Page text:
I found that my camera is “capping” at 1/500th and 1/1000th but fortunately I was shooting an ASA 100 film so to keep the lens around F/8 where I like to shoot I was using with 1/250th where capping was not an issue..
It was a beautiful late October day and at our latitude the sun was not very high in the sky giving me very dramatic shadows. Unfortunately I underexposed my roll of film. I think I lost track of time developing somewhat and the negatives turned out a little thin. So my two examples here have poor shadow detail and are a bit contrasty from my software trying to compensate.
I scanned the images with my flatbed Canon scanner so the detail has suffered a little but from these two images you can see that this camera is certainly capable. I found the lens to be subject to flare which was agrivated by the sun being so low in the sky. I think too that the shutter curtains are leaking light at the bottom. Not on every image but on a few. Using this camera, any film camera really, it is a good idea to keep the lens cap on until you are ready to compose and shoot a picture.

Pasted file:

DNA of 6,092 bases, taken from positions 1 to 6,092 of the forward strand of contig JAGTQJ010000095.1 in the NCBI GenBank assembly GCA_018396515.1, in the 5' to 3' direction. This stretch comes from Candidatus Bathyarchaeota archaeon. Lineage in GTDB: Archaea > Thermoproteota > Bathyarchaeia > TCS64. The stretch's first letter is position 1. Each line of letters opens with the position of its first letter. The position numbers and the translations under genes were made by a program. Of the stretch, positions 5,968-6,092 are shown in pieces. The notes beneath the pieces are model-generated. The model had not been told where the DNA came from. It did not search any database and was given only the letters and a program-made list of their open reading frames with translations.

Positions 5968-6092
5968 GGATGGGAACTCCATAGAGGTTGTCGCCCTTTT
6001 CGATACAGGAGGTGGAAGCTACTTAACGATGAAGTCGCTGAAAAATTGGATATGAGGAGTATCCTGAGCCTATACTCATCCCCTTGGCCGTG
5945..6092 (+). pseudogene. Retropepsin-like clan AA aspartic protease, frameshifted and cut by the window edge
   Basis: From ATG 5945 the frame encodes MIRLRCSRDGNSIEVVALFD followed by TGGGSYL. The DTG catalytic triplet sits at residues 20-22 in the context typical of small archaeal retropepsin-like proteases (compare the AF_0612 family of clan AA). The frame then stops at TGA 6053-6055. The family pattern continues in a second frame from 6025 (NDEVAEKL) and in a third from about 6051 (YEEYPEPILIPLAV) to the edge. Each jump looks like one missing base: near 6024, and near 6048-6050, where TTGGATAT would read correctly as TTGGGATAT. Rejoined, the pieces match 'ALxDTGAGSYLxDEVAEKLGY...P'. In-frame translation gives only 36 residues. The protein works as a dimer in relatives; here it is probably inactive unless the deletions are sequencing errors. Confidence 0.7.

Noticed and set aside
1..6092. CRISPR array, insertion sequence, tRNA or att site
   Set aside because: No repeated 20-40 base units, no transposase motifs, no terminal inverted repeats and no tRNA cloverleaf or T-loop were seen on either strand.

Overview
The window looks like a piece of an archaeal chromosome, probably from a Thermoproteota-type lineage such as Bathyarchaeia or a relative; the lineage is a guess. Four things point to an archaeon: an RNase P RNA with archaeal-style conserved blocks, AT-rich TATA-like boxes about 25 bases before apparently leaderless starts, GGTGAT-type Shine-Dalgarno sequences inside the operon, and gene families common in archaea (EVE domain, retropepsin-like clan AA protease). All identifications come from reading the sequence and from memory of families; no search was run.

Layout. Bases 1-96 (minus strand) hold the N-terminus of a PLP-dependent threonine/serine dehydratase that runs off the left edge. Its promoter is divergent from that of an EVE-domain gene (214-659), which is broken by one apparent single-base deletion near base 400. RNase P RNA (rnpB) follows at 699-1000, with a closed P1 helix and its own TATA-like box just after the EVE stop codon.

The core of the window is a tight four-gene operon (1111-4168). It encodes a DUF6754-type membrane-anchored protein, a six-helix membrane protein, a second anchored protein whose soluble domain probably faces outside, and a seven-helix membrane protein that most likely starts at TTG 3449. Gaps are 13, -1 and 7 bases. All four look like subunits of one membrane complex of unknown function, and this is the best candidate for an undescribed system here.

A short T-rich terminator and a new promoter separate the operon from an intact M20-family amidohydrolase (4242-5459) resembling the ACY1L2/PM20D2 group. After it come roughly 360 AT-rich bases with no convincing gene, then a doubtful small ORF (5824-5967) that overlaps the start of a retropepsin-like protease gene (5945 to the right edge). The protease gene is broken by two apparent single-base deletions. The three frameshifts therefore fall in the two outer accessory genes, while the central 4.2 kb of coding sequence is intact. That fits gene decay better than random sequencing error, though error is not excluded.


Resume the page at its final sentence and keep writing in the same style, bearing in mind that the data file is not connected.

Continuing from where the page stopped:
In summary then, it is a decent camera and the lens is capable of good images. The lens mount and the method of stopping down the lens is not an impediment to good photography. I like the camera. But then I like all my cameras.